There’s a reason why Philadelphia families endure charter school lotteries in which less than two percent of 5,000 applicants win seats. These schools are producing terrific results in the classroom—and a new study from Stanford confirms it.
Stanford’s Center for Research on Education Outcomes (CREDO) compared the performance of urban charter schools to traditional public schools (TPS) in the same neighborhood. After analyzing 41 urban areas in 22 states over a five-year period, CREDO found that charter students receive 40 additional learning days per year in math and 28 additional learning days per year in reading. The results are just as impressive in Philadelphia, where charter students receive the equivalent of an additional 40 days of reading and math compared to TPS students.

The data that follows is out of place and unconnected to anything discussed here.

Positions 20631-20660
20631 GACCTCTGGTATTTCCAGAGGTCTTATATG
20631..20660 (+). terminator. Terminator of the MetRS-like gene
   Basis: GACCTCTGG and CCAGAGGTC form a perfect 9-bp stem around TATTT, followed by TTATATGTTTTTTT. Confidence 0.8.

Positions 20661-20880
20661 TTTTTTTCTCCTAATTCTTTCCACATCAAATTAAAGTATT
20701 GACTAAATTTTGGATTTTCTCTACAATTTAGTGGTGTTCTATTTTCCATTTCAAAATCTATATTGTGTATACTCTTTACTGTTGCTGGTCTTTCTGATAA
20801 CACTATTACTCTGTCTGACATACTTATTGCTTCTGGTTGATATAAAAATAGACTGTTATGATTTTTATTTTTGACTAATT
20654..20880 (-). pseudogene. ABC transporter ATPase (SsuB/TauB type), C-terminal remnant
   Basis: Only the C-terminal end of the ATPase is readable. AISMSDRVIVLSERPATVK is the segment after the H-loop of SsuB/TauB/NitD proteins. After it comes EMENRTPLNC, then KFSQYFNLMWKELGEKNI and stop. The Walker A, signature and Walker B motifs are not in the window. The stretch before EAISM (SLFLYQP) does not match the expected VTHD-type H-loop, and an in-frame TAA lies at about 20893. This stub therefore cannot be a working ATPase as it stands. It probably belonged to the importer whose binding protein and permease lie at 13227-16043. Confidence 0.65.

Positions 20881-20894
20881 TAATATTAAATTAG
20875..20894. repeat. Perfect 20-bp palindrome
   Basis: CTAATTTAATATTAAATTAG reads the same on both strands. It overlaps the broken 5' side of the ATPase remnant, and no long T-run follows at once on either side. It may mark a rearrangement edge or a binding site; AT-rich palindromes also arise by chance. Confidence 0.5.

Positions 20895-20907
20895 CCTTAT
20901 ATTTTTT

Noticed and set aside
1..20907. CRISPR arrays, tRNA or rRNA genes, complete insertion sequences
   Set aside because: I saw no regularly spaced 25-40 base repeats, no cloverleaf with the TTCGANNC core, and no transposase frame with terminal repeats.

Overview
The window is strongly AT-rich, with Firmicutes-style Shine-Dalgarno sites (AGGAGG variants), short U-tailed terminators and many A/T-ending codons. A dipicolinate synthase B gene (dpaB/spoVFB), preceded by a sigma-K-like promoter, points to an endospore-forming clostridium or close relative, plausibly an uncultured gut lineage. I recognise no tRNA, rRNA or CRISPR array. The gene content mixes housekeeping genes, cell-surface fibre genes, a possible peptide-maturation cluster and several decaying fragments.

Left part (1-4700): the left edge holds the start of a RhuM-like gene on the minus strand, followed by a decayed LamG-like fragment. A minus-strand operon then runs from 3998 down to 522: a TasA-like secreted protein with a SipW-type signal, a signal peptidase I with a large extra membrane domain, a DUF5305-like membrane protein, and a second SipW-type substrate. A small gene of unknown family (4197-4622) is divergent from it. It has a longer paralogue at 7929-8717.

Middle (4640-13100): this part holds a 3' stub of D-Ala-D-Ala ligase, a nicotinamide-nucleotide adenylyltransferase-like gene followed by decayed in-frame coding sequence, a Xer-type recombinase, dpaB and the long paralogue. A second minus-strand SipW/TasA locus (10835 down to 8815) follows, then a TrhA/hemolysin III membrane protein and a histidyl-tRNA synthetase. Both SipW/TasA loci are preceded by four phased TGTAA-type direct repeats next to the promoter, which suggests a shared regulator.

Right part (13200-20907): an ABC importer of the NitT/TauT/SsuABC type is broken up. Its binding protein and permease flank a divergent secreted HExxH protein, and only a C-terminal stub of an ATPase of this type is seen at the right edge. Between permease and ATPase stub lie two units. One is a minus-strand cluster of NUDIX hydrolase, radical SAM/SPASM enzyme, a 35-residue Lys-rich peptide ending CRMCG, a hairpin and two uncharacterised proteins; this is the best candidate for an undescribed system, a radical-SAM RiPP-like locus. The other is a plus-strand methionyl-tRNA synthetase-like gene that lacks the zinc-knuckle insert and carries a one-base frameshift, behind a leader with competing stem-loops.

What is the CREDO methodology for comparing performance between sectors? The authors match charter students with a “virtual twin” in TPS and track academic achievement over time. Each set of twins have the same (or similar) grade, race, gender, socio-economic status, special education status, and English language learner status.
Strong charter school performance is mainly attributable to high achievement among low-income students, Black and Hispanic students, and English language learners. Across the country—and particularly in Philadelphia—charter schools are excelling at educating students who typically lag behind their peers.
CREDO’s authors have found that learning gains increase for charter students as they remain in the charter sector for multiple years. And the benefits of charter schools span from the elementary to middle to high school level. Most importantly, the CREDO findings reject the tired narrative that certain groups of students are incapable of achieving in the classroom.
There is no charter school “secret sauce.” Successful operators in Philadelphia prove that with a few important changes—and a new set of incentives—all students can learn, grow, and achieve. The only thing holding back more students from recognizing their maximum potential is an under-provision of charter schools.